Celebrating Indifference – PCS

A healthy society depends on indifference and Williams is no exception.

I’ll lead my argument with a question. What quality best defines the totalitarian state?

Is it the presence of a strong figurehead? The use of propaganda? Institutionalized violence? Militarization?

Even a cursory examination of first-world democracies will show we share these features with our totalitarian counterparts. The United States’ government has a symbolic leader who embodies the nation, regularly appeals to the emotions of its people (often without reference to any form of logos), retains the option to violently put down protest, and boasts the strongest military in the world, maintained at exorbitant expense.

So what distinguishes America from Nazi Germany or Soviet Russia?

Very little other than the civil liberties we still retain. Now most people have an image associated with civil liberty, and particularly freedom of speech. It is that of a righteous protestor battling injustice with a megaphone and a placard. But in reality this profile represents only a very small minority of those who reap and represent the benefits of liberty.

The crowning achievement of a free society is not the protestor but the couch-potato. In my mind the final victory over collective tyranny is represented by this paragon of individual contentment , sitting on an absurdly comfortable chair and watching a mindless movie of his own choosing. Now what is going in such a person’s head?

Not the congressional deadlock. Not abortion laws. Not gay rights. Not our children’s future. Not how things are going in the Middle East. Perhaps this person will think of these things later. Perhaps they will not. A healthy and truly free society allows for people to be absorbed in its issues to the extent they wish, always leaving open the option to be simply left unbothered in the pursuit of those small, unassuming rites that constitute day to day happiness.

After all it is this individual- not the vaunted democratic protestor- that represents a true foil to the totalitarian citizen. This is because the totalitarian citizen is finally marked out by his passion for the cause, progress, collective change. In a word, his relentless participation in the machinery of public life.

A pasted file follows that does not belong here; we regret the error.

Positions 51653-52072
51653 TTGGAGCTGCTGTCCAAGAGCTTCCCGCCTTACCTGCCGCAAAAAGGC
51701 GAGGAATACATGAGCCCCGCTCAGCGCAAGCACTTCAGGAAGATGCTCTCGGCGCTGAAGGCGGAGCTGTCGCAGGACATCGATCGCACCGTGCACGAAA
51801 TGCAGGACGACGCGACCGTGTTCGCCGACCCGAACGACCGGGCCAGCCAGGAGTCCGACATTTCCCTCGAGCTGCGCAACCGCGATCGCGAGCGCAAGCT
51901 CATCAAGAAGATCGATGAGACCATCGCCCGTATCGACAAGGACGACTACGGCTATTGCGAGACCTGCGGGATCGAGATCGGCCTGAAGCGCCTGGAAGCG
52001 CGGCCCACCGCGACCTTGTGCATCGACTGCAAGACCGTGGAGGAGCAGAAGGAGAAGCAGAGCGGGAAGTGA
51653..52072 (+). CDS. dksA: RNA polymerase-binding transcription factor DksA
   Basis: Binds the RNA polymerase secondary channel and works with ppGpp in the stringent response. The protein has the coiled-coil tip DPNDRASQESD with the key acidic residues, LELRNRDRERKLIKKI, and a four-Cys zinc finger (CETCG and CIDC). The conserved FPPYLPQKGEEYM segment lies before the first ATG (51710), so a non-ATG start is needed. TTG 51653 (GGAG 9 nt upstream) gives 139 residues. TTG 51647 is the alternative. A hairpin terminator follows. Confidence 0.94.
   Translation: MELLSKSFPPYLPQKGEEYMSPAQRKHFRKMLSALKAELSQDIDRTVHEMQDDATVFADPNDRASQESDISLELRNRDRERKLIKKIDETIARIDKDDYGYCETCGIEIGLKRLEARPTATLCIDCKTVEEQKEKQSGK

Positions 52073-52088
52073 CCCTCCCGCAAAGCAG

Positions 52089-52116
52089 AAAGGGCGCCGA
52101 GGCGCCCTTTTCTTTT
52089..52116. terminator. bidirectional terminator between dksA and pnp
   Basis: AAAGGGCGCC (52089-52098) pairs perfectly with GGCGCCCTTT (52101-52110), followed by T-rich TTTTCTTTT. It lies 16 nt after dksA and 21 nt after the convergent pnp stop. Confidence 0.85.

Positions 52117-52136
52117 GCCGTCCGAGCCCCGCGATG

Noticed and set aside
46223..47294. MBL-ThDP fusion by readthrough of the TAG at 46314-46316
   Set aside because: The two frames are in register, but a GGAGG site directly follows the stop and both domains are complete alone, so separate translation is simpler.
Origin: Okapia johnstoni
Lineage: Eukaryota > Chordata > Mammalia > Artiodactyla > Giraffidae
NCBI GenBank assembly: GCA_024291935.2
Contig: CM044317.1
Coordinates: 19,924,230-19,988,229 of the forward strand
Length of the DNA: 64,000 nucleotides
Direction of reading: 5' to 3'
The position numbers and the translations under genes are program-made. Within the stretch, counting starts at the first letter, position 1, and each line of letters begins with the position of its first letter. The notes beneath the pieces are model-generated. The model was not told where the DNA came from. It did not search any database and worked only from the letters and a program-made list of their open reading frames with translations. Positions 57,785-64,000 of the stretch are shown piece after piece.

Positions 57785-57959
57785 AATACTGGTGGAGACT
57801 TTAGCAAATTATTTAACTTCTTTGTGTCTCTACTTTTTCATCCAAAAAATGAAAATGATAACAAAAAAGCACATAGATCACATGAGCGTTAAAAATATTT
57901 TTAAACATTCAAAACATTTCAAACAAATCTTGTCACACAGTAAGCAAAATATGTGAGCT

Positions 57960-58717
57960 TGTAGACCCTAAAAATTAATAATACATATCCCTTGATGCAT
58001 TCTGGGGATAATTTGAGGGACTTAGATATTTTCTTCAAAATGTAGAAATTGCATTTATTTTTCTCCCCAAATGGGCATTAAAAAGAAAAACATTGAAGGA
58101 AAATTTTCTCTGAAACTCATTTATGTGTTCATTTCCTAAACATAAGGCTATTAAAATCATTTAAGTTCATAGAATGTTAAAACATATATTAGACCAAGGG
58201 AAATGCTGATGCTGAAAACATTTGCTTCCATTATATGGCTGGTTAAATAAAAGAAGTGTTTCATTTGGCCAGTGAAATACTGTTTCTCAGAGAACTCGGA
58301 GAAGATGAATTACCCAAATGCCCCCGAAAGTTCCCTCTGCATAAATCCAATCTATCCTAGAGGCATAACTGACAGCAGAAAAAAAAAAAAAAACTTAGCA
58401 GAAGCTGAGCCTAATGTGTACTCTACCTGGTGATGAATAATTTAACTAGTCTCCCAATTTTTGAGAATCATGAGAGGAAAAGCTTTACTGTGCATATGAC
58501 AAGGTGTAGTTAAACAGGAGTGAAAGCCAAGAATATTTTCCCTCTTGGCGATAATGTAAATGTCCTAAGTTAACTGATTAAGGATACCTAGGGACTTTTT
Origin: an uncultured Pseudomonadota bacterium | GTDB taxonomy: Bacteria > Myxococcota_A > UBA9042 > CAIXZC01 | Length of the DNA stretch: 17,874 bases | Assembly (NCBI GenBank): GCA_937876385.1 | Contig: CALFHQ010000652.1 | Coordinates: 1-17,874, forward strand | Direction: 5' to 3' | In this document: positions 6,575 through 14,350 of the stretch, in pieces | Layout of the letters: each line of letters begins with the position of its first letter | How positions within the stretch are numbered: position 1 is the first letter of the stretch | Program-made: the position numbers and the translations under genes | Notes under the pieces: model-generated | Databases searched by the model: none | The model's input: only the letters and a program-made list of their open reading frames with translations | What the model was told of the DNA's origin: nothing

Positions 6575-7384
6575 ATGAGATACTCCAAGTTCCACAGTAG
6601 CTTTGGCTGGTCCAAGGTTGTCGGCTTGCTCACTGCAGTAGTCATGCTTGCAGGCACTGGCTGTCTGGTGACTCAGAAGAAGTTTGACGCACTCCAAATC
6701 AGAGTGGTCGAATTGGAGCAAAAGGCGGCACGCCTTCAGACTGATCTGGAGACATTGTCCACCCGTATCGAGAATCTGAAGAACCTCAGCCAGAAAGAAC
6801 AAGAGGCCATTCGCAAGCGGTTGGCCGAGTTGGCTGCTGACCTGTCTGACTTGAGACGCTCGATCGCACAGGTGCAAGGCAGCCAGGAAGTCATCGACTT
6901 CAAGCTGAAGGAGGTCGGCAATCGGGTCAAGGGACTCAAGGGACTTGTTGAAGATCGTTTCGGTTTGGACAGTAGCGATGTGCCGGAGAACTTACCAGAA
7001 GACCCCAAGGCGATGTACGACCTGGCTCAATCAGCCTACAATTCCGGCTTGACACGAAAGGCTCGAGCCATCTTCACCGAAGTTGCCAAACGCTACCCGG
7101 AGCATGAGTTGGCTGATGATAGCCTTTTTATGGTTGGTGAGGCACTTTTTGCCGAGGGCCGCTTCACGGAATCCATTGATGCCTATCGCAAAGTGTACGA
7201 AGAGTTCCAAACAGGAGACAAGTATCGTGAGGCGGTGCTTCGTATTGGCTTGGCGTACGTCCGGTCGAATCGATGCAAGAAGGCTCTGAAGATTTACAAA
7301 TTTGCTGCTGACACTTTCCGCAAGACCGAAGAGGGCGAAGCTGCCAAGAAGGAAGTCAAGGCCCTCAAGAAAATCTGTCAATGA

Thus hopefully I have answered my question: the quality that best defines the totalitarian state is its lack of respect for indifference.

Now, what does it mean to respect indifference?

It means recognizing that not everyone cares about what you care about, and if they do, only rarely to the same degree; it means not insisting others are either for you or against you; it means respecting public spaces and not making them unpleasant for others; it means minding your own business; and it means recognizing that people are not required to agree with you, and further more, most do not care enough to even argue.

One minute on Yik-Yak will show the deep degree of indifference that exists at Williams. Students are not writing essays about  the ridiculousness of microaggressions, the abundance of administrators we possess, rampant political-correctness, etc. No, they are making jokes about them (that is when they are not giving updates from the bathroom). The reigning emotion is not anger but amusement, which gives me all sorts of hope because it reveals the degree to which the idea of the Williams student as a hyper-involved, supernaturally-sensitive progressive, or alternatively a repressed conservative, to be largely a myth.

The Williams student-body is a transient collection of 2,000 intelligent young people with a broad set of perspectives, aims, and senses of humor (that last one is important). It is a weird expectation that we would all see eye to eye and care about exactly the same things in similar ways. It is also a weird expectation that such collectively accepted language as microaggression, bias, trigger, heteronormativity, privelege, etc. would resonate with all who come here. But weirdest of all is the fact that up until recently one intellectual framework, that of modern American academic liberalism, has managed to predominate in the public arena and stand as a general representative for the student body’s thoughts, modes of expression, and world-views.

Thankfully, through the hard work of a few students (but, if we’re honest, mostly Yik-Yak) this illusion has begun to dissipate; or, in other words, our indifference- with all its weird, insensitive charm- has begun to shine through.

But then I am too easily annoyed to live up the ideal I am advancing here. The true unsung hero of Williams is the person who regularly enjoys himself, listens to both sides of an argument (but not too closely), and has learnt to get on with the business of living in an environment that constantly pushes a crisis state. Such people tend to congregate on lawns, couldn’t recite their GPA off-hand, probably would never visit this site, and most likely own a frisbee; but  perhaps I’m stereotyping.